Now let’s focus on life. We have established there is no preventing death. However, there are ways of slowing it down or increasing your chances for a longer and healthier life. This is not a magic way of deterring illness and death for the end of your life. This is a way of stacking the deck in your favor to ensure you decrease the probability of certain causes of death. What may seem like invulnerability is just an outcome based on: genetics, diet, lifestyle, geography, and timing. The name of the game is the probability of survival and each of the above-mentioned factors can either have a positive or negative impact on our probability. In fact, each day, each action, we either increase or decrease the probability for survival. However, this is a very crude way of looking at life. Focusing on the numbers for highest probability will drive you crazy because within each of those factors there are numerous variables we cannot control. For example, we can choose healthier options like Non-GMO and free-range chicken as a healthier option to red meat, however, we may not know that one of those chickens might have been contaminated with some trace amount of radioactivity in the food or farm from which it was raised and slaughtered. The only way to avoid this is to grow up in a lab and monitor everything that goes into our bodies. So rather than build a statistical model to calculate the best possible life choices for the highest probability of survival, I recommend adopting a way of thinking which can help you build a lifestyle around healthy and life-improving choices.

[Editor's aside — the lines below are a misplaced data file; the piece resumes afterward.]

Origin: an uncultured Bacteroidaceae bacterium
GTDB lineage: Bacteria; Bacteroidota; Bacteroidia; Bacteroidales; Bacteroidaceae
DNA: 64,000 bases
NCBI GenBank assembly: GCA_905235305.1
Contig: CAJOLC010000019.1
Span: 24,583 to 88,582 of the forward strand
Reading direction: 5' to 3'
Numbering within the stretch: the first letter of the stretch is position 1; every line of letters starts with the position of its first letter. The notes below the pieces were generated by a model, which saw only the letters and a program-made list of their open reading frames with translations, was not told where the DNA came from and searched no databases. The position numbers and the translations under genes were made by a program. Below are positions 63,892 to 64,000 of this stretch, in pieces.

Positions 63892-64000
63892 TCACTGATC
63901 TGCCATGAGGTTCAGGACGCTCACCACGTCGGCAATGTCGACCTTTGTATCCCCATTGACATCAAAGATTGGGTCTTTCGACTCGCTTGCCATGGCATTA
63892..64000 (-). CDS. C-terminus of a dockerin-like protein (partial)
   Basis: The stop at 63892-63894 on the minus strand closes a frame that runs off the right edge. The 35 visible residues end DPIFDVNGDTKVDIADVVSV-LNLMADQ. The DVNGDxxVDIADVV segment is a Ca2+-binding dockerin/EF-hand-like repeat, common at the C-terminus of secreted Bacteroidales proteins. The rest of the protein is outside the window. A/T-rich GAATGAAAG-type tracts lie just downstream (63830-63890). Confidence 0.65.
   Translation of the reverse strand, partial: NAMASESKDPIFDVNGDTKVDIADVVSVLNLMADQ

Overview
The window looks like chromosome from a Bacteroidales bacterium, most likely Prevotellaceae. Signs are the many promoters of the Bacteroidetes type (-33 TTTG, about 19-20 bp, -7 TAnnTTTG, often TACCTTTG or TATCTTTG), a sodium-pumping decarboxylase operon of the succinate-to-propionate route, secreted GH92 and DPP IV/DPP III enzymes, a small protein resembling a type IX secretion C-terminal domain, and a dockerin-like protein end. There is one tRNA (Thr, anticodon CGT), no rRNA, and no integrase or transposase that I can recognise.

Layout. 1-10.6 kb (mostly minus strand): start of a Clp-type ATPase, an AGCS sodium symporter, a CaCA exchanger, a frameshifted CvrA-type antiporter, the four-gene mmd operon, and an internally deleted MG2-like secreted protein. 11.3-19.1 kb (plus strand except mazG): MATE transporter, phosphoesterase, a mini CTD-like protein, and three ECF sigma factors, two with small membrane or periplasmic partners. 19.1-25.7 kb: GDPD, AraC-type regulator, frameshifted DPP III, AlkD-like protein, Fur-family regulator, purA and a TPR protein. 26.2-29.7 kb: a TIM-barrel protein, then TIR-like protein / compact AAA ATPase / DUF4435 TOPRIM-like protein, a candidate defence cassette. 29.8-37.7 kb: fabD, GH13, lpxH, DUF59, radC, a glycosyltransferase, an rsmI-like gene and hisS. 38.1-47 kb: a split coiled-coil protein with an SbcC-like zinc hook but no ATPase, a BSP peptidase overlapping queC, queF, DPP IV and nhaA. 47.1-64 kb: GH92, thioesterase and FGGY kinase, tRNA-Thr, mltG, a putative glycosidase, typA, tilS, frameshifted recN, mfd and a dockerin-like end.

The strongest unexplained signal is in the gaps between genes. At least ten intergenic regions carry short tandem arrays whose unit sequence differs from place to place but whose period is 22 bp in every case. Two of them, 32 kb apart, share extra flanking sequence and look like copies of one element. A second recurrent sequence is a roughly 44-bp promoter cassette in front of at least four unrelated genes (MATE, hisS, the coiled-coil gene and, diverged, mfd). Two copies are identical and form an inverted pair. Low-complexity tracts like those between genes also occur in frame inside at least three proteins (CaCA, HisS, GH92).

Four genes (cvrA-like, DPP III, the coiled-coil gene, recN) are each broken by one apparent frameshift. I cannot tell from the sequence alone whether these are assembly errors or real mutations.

The Way We Think

Before I discuss my new perspective on life let’s look at the current way we think:

  1. I am invincible
  2. The same applies to all of my family, friends, and pets
  3. I have plenty of time left
  4. I will deal with sickness, illness, death, and tragedy when it happens. Not now.

I am invincible

For the most part, this is a good way of thinking. It allows us to suppresses our fears and be confident in our abilities. However, where this becomes dangerous is when this thinking goes beyond self-confidence and abilities and creeps into health. Invulnerability in health is impossible. It is an illusion and a toxic way of thinking because it allows us to throw away good principles as diet, exercise, safety, and caution. It causes us to adopt “gung-ho” attitudes towards our lives and puts care and maintenance into chance rather than things we can control. When we do this we put ourselves in a mindset where we stop listening to voices outside of our head and do as we feel until it catches up with us. And when that happens it is sometimes too late because the compounded impact of neglect due to our own hubris has written a check which our bodies cannot cash.

The same applies to all of my family, friends, and pets